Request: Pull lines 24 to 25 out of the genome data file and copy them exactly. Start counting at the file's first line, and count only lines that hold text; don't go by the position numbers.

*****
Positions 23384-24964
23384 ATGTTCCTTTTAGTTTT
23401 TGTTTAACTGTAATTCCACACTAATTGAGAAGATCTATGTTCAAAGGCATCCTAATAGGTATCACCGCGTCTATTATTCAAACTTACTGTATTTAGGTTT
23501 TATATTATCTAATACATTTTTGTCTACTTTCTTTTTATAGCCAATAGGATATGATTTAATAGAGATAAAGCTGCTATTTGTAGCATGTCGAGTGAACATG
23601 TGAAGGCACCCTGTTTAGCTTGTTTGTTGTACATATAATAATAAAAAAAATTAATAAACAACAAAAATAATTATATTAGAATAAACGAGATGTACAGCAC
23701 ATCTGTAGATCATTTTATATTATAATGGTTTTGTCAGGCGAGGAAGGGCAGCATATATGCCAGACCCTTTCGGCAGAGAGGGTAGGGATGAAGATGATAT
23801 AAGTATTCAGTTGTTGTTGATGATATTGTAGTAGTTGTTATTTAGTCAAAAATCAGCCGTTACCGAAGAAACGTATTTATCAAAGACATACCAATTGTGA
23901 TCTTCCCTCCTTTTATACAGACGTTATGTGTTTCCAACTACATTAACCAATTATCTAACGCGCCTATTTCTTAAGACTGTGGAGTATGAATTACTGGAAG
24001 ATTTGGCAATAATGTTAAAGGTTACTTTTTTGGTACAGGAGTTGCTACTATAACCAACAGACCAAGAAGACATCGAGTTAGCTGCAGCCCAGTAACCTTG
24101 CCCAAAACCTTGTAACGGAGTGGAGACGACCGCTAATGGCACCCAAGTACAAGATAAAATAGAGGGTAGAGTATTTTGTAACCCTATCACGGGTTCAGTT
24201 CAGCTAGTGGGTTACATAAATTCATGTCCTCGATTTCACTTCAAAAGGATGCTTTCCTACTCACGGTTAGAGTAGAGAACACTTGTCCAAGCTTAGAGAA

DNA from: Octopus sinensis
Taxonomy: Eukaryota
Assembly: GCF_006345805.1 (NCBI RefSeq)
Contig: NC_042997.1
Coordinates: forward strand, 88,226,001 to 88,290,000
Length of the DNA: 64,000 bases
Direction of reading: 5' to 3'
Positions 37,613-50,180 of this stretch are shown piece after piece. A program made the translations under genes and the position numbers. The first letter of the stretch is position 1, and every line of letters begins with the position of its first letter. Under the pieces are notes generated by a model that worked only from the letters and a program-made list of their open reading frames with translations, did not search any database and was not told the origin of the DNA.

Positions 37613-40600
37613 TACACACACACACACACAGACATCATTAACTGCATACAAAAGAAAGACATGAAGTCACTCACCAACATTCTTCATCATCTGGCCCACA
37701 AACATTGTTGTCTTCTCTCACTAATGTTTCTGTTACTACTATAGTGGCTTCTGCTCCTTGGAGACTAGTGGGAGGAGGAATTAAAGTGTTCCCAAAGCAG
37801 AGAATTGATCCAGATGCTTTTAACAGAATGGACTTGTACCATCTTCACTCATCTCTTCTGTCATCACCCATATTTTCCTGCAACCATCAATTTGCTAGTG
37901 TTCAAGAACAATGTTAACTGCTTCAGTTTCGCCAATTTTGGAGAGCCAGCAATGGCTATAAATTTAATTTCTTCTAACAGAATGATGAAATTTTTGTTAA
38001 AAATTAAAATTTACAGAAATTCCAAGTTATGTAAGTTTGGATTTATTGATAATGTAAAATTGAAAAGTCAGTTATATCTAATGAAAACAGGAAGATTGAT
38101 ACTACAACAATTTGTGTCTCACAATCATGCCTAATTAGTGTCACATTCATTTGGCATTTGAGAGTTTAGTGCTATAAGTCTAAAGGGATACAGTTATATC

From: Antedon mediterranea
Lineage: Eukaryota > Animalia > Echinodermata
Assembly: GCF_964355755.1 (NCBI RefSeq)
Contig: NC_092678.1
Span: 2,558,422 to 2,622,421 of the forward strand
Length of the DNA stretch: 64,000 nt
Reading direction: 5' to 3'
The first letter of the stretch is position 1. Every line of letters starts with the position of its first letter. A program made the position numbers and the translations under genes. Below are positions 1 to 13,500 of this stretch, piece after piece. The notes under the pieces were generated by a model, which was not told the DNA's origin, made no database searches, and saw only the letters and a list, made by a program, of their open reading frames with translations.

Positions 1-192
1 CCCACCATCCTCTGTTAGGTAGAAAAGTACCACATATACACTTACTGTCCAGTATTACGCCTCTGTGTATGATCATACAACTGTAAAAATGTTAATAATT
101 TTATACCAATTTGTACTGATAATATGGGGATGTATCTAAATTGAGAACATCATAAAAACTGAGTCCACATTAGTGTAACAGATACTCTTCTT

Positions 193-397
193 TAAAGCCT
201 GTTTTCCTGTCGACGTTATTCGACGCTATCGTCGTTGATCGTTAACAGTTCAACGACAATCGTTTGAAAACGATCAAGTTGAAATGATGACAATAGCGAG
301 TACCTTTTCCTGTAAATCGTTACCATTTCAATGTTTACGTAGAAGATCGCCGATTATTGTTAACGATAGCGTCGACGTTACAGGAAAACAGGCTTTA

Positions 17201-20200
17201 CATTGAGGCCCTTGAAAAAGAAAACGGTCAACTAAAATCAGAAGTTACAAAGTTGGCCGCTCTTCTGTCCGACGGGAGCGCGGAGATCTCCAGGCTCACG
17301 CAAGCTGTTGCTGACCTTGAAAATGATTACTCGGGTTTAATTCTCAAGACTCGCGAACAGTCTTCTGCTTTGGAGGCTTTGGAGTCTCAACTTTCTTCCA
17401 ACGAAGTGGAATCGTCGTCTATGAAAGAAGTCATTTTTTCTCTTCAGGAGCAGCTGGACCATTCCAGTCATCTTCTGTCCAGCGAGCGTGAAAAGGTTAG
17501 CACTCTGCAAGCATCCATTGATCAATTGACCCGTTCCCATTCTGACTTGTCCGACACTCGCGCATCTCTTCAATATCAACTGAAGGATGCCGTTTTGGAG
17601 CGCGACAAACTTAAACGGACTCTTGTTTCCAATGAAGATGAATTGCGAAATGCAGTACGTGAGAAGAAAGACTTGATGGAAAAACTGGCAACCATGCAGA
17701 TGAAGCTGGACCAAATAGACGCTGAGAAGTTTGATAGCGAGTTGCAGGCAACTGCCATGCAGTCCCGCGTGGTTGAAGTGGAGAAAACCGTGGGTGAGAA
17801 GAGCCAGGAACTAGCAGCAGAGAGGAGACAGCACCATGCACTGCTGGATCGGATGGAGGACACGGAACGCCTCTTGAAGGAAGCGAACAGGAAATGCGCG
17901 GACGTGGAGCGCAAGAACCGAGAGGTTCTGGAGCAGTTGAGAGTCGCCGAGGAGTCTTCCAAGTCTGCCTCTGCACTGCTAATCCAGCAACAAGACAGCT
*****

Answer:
37901 TTCAAGAACAATGTTAACTGCTTCAGTTTCGCCAATTTTGGAGAGCCAGCAATGGCTATAAATTTAATTTCTTCTAACAGAATGATGAAATTTTTGTTAA
38001 AAATTAAAATTTACAGAAATTCCAAGTTATGTAAGTTTGGATTTATTGATAATGTAAAATTGAAAAGTCAGTTATATCTAATGAAAACAGGAAGATTGAT